Parker Senior Duofold “Big Red”
About This Model
Parker's Duofold was the successor to its early pens, the numerous and various Jacknifes and Lucky Curves, appearing first in 1921 and lasting until the late 1930s. Its first transition kept the Lucky Curve name, and its feed, for the first few years, but more importantly effected the shift from ebonite to celluloid, the Dupont brand it called Permanite. Duofolds came in Seniors, Juniors, Ladys, and Juniorettes, as well as desk pens, and are easily recognizable for their “derby” crowns and detailed imprints. Later, starting in 1930, Duofolds adopted tapered barrels and caps, and were now Streamlined Duofolds; their lengths at each model were a few millimeters shorter s well. In the late 1930s, these later Duofolds transitioned into the vertically striped Striped Duofolds, which appeared in two generations, the button-filled models and then, until 1948, as Vacumatic-filled models (now often called Duovacs). There has always been some confusion among the overlapping models of the 1940s, but to me, if it carries a Duofold imprint it’s a Duofold; that plus a Vacumatic-filler makes it a Duovac, the Vacumatic-imprinted vertically striped pens are Vacufolds; but even the experts admit that there are more variants than can be named. Typical for their day, Duofolds generally carry firm to stiff nibs. They were very well-made, solid pens, so are often found today in surprisingly good condition, even after decades of steady use.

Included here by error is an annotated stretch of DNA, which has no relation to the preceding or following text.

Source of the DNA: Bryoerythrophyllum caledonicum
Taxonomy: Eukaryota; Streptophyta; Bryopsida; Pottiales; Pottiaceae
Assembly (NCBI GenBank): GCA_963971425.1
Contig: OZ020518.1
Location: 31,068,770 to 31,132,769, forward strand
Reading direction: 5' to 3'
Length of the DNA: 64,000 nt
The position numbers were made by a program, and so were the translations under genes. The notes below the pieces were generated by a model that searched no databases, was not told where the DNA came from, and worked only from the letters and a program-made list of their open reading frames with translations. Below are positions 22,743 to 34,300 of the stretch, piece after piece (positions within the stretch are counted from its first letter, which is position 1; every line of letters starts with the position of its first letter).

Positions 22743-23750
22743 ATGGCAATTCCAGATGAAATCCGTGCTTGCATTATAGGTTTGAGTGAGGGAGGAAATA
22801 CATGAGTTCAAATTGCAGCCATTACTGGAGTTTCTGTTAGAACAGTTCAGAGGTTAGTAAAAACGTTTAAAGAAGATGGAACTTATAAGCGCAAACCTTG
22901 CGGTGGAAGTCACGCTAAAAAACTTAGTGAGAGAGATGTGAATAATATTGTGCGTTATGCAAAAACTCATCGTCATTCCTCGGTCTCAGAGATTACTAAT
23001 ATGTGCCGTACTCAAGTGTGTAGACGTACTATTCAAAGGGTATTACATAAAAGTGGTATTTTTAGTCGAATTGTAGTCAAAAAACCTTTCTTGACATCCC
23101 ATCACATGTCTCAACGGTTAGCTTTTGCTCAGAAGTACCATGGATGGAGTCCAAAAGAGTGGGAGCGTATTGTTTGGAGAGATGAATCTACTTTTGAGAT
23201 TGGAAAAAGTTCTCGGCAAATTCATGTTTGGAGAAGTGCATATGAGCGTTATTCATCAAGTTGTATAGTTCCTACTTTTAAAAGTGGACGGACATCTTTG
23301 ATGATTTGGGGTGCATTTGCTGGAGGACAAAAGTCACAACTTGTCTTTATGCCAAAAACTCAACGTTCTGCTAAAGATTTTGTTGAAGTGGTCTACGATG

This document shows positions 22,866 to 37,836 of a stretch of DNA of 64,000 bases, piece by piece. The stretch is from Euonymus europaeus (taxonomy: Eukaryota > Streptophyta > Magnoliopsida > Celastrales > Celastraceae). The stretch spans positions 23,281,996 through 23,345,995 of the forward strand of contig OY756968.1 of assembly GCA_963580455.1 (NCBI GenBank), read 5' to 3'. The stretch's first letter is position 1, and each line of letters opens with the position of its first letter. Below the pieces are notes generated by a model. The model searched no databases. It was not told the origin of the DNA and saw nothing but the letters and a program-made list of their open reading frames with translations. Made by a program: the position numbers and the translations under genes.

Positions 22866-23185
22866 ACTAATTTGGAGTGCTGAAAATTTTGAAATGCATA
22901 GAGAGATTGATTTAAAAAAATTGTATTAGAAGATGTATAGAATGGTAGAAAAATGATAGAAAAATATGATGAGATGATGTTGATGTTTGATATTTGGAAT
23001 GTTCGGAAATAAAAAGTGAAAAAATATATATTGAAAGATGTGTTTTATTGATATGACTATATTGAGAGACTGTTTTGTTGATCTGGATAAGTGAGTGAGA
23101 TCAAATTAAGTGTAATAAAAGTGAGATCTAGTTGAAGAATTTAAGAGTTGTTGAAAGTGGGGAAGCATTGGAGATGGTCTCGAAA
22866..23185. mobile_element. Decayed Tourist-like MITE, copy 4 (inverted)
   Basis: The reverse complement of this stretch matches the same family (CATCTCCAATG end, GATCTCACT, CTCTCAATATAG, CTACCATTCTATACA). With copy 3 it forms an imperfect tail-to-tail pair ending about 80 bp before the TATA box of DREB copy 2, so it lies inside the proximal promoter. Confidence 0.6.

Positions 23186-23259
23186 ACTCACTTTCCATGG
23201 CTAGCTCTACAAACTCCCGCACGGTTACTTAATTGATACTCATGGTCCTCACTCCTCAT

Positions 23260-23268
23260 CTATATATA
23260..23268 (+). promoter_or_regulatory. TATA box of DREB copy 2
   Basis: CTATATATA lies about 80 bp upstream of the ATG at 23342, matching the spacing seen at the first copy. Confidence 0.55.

About This Pen
This is one of the classics of the classics: the Parker “Big Red” Senior Duofold, from 1925-1926. This pen, from my personal collection, is made of Permanite, Parker’s first use of celluloid in its first year. The details: it’s a full 5.5” (14cm) long capped and 0.5” (13mm) wide just below the cap edge. The trim is all gold-plated, in very good condition, with a bit of thinness on the cap ring. Like all the Duofolds, this is a button-filler, and it fills very well. The nib and feeds are the later Arrow, not the factory-original Duofold nib; it’s been asserted that factory nib replacements often came with Vacumatic Arrow nibs and feeds, which are often better writers than the original, softer, more responsive. Indeed, this one is outstanding writer, wet, fine, and with a touch of softness in a generally firm writer’s nib. The pen shows its age but only has a single scratch on the blind cap and some discoloration in the ebonite crown. The milling on the crown is excellent and unbroken. Its “medium” Duofold imprint is complete and deep enough to read easily. In summary, although it is not a true collector quality pen, as Big Reds again disappear into collections, this is a prized pen to own and use, an affordable, true Big Red.
This pen is not for sale.